telegraph relay

<< >>
Description (Brief)
Telegraph relays amplified electrical signals in a telegraph line. Telegraph messages traveled as a series of electrical pulses through a wire from a transmitter to a receiver. Short pulses made a dot, slightly longer pulses a dash. The pulses faded in strength as they traveled through the wire, to the point where the incoming signal was too weak to directly operate a receiving sounder or register. A relay detected a weak signal and used a battery to strengthen the signal so that the receiver would operate.
This duplex relay was made by Charles Williams, Jr. of Boston and used in experiments by Moses Farmer. Duplex relays operated in a system designed to send two messages simultaneously over the same wire. Williams had made duplex devices for Joseph Stearns who devised the first practical duplex system in 1868 and also made early telephone devices for Alexander Graham Bell.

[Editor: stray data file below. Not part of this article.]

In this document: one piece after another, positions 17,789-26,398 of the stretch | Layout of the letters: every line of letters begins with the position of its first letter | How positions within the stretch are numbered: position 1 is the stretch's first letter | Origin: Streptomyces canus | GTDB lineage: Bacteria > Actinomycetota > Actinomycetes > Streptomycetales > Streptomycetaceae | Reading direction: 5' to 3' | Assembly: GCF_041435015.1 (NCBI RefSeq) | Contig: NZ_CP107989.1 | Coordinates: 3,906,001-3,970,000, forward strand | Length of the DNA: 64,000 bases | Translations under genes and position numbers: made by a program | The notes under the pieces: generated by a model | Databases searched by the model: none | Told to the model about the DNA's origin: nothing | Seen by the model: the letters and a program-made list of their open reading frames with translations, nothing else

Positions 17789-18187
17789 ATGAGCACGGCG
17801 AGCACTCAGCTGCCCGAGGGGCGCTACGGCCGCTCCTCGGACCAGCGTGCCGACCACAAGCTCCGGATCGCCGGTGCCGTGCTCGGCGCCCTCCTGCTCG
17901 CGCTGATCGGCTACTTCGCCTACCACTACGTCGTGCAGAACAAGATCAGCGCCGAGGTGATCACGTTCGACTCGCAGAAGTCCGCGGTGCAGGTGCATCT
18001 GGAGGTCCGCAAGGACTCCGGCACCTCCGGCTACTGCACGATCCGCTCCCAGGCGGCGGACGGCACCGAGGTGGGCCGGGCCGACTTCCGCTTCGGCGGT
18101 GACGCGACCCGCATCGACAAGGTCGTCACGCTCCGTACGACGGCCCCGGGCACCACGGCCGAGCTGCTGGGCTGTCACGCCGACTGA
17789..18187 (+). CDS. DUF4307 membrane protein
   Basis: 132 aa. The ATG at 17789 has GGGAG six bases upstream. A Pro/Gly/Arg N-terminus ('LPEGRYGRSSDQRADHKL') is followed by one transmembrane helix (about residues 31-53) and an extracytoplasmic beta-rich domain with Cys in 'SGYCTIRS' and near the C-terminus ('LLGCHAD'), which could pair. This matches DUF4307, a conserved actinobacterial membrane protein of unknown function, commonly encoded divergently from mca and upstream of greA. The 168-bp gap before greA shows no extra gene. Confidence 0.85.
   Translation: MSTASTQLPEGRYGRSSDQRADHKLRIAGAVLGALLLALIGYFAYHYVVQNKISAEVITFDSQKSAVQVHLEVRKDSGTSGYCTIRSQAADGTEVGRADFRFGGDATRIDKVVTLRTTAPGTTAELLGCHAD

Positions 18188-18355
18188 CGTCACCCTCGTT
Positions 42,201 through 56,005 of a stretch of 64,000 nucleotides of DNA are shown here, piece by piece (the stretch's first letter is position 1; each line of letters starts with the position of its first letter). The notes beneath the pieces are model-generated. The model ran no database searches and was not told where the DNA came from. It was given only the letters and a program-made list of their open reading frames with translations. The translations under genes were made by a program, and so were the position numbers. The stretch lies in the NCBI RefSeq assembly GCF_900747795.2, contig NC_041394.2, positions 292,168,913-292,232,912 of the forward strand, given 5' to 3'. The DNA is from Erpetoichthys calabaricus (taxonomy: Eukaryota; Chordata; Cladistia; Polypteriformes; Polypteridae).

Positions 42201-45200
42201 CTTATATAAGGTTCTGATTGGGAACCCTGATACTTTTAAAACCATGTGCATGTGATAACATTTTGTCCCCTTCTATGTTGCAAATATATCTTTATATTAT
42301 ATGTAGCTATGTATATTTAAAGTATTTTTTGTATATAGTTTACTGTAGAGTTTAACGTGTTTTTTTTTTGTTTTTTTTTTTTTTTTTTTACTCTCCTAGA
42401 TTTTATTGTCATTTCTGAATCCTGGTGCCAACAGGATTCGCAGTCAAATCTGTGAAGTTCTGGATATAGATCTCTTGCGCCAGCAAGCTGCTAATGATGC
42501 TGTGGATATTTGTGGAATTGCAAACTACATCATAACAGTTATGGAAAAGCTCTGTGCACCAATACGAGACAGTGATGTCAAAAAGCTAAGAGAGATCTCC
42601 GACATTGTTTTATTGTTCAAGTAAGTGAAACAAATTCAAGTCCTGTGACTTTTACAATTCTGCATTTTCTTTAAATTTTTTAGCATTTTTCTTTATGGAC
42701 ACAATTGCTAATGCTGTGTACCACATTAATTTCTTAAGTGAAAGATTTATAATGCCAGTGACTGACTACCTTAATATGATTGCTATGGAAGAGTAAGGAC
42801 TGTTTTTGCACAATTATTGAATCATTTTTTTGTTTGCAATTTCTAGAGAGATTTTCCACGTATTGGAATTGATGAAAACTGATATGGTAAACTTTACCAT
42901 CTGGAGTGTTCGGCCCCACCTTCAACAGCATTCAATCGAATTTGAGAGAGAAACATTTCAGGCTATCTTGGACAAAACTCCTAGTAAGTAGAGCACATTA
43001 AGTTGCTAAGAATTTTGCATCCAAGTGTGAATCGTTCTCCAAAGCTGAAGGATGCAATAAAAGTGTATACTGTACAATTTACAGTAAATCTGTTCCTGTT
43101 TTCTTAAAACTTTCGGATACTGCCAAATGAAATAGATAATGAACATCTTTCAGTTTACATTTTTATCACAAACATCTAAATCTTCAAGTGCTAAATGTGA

Currently not on view
date made
ca 1876
Charles Williams, Jr.
Physical Description
brass (overall material)
wood (overall material)
plastic (overall material)
ivory? (overall material)
overall: 4 1/2 in x 6 1/2 in x 7 3/4 in; 11.43 cm x 16.51 cm x 19.685 cm
ID Number
catalog number
accession number
Credit Line
from Sarah J. Farmer
See more items in
Work and Industry: Electricity
Telegraph Relays & Repeaters
Data Source
National Museum of American History